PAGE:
Rodney Selection Winners and Losers

Mark Mitchell won the acrimonious selection in Rodney last night, and it was a privilege to have been in the room during the process.


Mark Mitchell: Mark’s reputation is such it would have been an absolute travesty not to have had him selected. Reputation alone is not enough, and delegates in Rodney have told me what a fantastic guy he is, very good with people, and very genuine. It is hard to remember the last time a National candidate met delegates by helping them bail hay and then had a few beers afterwards, but this kind of touch builds loyalty, loyalty that helped Mark win on the first ballot.

Peter Goodfellow: Peter was ultimately responsible for the selection process and deserve credit for taking bold decisions to stop a deeply flawed process. Good work Peter, you have done the right thing.

Losers (0r as Phil Goff would say Not Winners)

Brent Robinson: Brent was outed as a branch stacking, immoral fundamentalist, and his preachy style on selection night really grated. He should never have tried to rig the selection as he probably would have won if he had not tried to rig the process.

Cehill Pienaar: As branch chair this man tried to ensure the fundy take over of the electorate by colluding with Brent over membership and events. His horrible political past has been exposed, and his backing the losing candidate now makes it inevitable he will be told to resign if he does not resign himself.

Karen Rolleston: For someone I keep hearing such good things about she needs to stop making dumb decisions, engage proper professional advise and start listening. She was told by respect senior party people she would lose Palmerston North. She did. She was told she would lose Rodney. She did. She was told she could well win North Shore, and she ignored this, meaning Maggie Barry is now the presumptive candidate in a field of pygmies.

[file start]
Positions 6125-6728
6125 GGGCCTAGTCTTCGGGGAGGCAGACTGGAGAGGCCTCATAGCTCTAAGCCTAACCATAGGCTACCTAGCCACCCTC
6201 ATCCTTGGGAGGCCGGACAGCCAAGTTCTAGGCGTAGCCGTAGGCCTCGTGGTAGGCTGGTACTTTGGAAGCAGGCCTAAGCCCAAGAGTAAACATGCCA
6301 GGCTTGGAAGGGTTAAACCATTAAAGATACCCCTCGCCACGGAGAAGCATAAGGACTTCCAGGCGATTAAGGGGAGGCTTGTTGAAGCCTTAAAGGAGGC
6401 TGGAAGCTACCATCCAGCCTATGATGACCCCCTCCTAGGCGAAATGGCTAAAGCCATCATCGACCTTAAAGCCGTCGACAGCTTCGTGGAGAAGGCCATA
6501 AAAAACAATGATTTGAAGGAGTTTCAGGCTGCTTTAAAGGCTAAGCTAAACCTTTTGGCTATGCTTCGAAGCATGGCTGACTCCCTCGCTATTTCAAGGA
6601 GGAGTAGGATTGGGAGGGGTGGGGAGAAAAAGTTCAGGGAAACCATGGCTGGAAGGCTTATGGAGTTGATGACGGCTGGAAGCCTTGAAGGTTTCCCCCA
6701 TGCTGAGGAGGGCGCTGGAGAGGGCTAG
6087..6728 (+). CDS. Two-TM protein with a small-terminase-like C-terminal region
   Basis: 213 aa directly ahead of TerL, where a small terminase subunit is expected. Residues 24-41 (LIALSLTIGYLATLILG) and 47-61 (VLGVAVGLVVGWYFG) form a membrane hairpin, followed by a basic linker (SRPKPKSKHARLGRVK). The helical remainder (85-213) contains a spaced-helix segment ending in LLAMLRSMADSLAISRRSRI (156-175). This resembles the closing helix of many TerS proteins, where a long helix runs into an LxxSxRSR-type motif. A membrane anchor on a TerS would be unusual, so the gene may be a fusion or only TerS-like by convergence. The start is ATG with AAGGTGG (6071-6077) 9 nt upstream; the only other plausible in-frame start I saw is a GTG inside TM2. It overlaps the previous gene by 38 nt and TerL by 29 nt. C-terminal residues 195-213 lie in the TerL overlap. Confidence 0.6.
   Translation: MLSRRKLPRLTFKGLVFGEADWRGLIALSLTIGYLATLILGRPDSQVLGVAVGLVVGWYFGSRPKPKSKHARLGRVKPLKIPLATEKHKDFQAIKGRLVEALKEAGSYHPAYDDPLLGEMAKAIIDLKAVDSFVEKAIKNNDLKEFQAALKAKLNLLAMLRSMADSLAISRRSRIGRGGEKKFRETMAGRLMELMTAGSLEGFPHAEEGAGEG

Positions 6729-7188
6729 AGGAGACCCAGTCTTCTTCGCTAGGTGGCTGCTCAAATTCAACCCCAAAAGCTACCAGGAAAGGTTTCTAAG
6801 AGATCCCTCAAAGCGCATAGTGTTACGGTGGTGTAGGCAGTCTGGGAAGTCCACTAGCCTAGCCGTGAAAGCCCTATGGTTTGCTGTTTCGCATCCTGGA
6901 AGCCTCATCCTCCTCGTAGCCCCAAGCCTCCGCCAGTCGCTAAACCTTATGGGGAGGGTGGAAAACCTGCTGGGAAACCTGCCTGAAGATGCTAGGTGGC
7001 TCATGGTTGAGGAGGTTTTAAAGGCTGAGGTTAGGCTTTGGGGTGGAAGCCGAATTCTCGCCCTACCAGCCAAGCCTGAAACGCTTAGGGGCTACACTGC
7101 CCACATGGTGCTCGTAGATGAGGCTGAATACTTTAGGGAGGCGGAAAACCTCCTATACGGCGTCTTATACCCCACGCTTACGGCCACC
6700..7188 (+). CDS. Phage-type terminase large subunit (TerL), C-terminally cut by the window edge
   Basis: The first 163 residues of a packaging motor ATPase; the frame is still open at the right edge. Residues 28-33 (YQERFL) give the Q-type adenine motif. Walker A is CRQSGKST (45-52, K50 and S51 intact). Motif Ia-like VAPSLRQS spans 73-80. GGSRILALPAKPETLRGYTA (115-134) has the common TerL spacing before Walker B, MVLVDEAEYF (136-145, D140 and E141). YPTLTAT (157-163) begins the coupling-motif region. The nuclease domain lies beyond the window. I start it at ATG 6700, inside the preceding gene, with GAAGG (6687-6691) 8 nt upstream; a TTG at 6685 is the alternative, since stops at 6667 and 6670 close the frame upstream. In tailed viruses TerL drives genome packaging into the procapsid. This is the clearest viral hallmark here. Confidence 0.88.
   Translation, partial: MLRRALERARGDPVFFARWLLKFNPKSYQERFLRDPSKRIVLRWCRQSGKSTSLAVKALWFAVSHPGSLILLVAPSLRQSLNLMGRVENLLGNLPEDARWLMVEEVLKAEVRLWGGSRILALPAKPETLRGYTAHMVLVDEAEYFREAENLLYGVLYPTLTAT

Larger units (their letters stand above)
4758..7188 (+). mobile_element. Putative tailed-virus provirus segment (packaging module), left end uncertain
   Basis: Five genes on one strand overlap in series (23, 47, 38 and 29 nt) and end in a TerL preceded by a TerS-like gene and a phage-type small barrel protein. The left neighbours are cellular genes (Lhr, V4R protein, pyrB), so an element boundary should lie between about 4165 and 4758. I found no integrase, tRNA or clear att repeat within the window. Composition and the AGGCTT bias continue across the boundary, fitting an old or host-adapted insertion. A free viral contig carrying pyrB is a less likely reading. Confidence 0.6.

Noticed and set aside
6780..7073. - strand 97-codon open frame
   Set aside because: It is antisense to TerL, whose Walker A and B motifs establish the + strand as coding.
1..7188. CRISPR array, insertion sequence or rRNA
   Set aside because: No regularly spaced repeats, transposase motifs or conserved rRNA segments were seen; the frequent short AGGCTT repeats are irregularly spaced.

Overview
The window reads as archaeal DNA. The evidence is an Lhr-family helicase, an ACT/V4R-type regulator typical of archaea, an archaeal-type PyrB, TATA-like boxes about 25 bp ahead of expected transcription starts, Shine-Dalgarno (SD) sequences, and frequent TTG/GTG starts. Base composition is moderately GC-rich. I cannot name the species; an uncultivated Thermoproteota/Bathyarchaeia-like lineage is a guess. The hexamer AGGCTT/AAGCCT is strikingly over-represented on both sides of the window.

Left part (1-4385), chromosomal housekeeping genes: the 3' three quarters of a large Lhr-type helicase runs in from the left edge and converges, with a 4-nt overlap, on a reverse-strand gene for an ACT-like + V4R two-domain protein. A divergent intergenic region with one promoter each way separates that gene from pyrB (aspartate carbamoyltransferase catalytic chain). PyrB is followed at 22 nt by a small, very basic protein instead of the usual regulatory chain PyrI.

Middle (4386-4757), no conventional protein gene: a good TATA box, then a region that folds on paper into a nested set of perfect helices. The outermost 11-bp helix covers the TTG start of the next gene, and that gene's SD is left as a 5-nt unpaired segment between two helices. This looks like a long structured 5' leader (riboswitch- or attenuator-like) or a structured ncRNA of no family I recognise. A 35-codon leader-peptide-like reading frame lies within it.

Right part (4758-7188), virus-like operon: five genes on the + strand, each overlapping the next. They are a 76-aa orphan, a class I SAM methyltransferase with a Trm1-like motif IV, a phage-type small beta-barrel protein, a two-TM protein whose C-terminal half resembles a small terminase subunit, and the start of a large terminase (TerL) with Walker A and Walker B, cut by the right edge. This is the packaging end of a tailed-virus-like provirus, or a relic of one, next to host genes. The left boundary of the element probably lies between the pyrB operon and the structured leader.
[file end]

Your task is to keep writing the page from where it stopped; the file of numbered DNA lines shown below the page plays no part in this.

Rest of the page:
Amateurs: Some boneheads in the Auckland region hierarchy have been putting about that candidates should not pay for advice or pay for strategy. They are as prissy and as puritanical as the old amateur era rugby people and need to stop this silliness. Laughably the main proponents of this argument are people who earn a living by charging for their services themselves.

If you want to be a National candidate there is a very small group of talented, experienced professionals who will greatly enhance your chances of winning. Yes they will cost, but who else won’t you pay – your lawyer, your accountant, your printer, your speech coach, the petrol station for the gas to get to delegate meetings? Professional advice costs money all over town, why not in politics?

What I can’t understand is why paying for someone who gives you the best chance of a long career in politics is wrong or unethical or whatever else the buggers muddle in Auckland seem to think is reason for not engaging professionals. Aspiring candidates should call the tip line if they want introductions to competent political advisors.

Blog readers are well aware of my views on people who behave unethically, and the best way to out them is to publish information. I realise pride is a sin, but I’m feeling just a little bit proud that I have contributed so meaningfully to the selection of a really good candidate and future National MP. I am also proud that National know that they cannot cover up skullduggery in the party. The tipline callers are many and varied and the truth will out.

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As much at home writing editorials as being the subject of them, Cam has won awards, including the Canon Media Award for his work on the Len Brown/Bevan Chuang story.  And when he’s not creating the news, he tends to be in it, with protagonists using the courts, media and social media to deliver financial as well as death threats.

They say that news is something that someone, somewhere, wants kept quiet.   Cam Slater doesn’t do quiet, and as a result he is a polarising, controversial but highly effective journalist that takes no prisoners.

He is fearless in his pursuit of a story.

Love him or loathe him.  But you can’t ignore him.